MC265759- Updated August 24, 2021: Microsoft has updated the content for additional clarity. Thank you for your feedback.
Microsoft believes it’s critical to keep their customers secure by default. They have determined that legacy overrides tend to be too broad and cause more harm than good. As a security service, Microsoft believes it’s imperative that they act on your behalf to prevent your users from being compromised. This means these legacy overrides will no longer be honored for email messages Microsoft believes are malicious. They already apply this approach with malware messages and now have extended it to messages with high confidence phish verdicts. Microsoft has been taking a very deliberate approach to rolling out these changes in phases to ensure customers are not surprised and there are no negative side effects. They began to rollout Secure by Default for high confidence phishing messages by the override type starting in December 2020 (Roadmap ID 60827). Today, Microsoft is at a point in their Secure by Default journey where the following overrides are not honored for malicious emails (malware or high confidence phish emails):
- Allowed sender lists or allowed domain lists (anti-spam policies)
- Outlook Safe Senders
- IP Allow List (connection filtering)
Microsoft is now extending Secure by Default to cover high confidence phishing messages for the remaining legacy override type, Exchange mail flow rules (also known as transport rule or ETRs).
- Timing: Microsoft will begin rolling out Secure by Default for ETRs starting at the end of August (previously early August) and complete rollout by end of September (previously early September).
- Action: Review and assess impact.
How this will affect your organization:
After the last phase of Secure by Default is enabled in August for ETRs, Defender for Office 365:
- Will no longer deliver messages with a high confidence phish verdict, regardless of any explicit ETRs. These messages will be quarantined. ETRs will still continue to bypass spam and normal confidence phish verdicts as this was the original intent of setting SCL-1.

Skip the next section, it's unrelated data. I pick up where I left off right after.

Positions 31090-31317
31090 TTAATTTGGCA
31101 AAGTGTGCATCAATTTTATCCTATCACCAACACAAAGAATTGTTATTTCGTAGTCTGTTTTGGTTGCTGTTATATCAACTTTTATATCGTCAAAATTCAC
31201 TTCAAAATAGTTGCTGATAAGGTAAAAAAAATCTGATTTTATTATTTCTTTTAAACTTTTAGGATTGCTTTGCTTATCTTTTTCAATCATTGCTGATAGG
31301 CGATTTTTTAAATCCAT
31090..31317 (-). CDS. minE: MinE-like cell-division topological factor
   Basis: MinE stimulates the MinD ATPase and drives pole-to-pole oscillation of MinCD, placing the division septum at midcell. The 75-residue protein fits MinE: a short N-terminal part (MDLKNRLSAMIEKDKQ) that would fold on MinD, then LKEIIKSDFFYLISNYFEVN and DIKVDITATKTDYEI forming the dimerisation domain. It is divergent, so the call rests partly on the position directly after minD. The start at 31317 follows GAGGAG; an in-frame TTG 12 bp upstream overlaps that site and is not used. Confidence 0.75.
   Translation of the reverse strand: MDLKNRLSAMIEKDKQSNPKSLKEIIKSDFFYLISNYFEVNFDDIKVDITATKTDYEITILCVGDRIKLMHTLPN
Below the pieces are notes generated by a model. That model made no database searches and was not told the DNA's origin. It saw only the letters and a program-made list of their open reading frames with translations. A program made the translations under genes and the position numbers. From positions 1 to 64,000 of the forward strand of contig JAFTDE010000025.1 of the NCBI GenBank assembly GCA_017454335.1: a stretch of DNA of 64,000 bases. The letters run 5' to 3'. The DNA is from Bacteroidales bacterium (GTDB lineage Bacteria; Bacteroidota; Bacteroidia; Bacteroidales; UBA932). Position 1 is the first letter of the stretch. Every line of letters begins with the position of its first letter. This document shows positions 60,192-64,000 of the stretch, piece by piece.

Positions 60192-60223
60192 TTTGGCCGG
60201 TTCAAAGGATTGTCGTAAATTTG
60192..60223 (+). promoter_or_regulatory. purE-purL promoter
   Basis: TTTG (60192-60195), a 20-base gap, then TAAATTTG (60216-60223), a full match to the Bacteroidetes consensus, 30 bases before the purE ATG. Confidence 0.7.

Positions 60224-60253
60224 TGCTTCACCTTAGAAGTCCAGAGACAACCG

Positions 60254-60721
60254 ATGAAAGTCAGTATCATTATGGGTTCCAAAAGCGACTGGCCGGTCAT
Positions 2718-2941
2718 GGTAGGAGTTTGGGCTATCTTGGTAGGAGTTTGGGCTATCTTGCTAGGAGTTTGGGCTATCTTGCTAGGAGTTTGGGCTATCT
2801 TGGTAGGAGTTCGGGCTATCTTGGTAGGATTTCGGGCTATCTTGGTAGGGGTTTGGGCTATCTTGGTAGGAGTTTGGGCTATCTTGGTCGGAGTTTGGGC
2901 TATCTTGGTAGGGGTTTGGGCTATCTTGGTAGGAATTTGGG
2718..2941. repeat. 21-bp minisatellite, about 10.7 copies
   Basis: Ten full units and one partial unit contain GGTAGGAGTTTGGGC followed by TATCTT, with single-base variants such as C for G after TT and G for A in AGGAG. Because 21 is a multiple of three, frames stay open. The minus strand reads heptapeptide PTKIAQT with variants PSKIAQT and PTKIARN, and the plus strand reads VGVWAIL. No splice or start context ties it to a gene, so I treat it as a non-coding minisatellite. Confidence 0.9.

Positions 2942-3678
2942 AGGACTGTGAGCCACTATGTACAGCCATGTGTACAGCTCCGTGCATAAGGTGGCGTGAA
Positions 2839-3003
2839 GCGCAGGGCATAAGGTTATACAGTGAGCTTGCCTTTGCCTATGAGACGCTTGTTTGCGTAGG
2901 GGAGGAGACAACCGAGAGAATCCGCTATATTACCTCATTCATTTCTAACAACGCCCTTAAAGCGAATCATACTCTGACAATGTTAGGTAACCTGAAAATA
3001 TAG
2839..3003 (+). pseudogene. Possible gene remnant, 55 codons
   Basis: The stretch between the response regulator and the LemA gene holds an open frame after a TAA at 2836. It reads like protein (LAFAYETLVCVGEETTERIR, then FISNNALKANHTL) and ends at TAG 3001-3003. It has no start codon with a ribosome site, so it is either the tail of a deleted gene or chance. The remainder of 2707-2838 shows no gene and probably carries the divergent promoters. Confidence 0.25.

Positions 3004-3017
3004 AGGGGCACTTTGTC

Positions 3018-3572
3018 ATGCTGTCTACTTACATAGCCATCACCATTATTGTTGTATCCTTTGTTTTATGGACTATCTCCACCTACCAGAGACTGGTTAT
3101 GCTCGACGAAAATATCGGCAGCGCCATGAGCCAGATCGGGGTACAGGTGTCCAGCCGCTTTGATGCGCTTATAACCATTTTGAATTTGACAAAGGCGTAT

- Will no longer recommend using ETRs to configure third-party phishing simulations or Security Operations mailbox message delivery.
What you need to do to prepare:
If you are currently using Exchange mail flow rules (also known as transport rules or ETRs) to configure your third-party phishing simulation campaigns or delivery for security operation mailboxes, you should begin to configure these with the new Advanced Delivery policy when the feature is launched in July (Roadmap ID 72207). For more information, please refer to message center post MC256473. Administrators should also use the submission portal to report messages whenever they believe a message has the wrong verdict so that the filter can improve organically. Microsoft is further improving this experience with the integration of the Tenant Allow/Block List (TABL) in the Admin submission portal. With this update, you will be able to override filtering verdicts and allow similar messages while your submission is being reviewed. Please see message center post MC267137 to learn more.
Note: If your organization has compliance requirements that make it necessary to opt out of this change, that requirement is met by Microsoft Defender for Office 365 continuing to honor the ETR when MX record points away from us (not O365).
- Microsoft Defender for Office 365 tech community blog announcing the final phase of Secure by Default rollout: Mastering Configuration Part Two (microsoft.com)
- How Microsoft is keeping customers secure: Secure by default in Office 365 – Office 365 | Microsoft Docs
- MS documentation on the new Advanced Delivery Policy: Configure the delivery of third-party phishing simulations to users and unfiltered messages to SecOps mailboxes – Office 365 | Microsoft Docs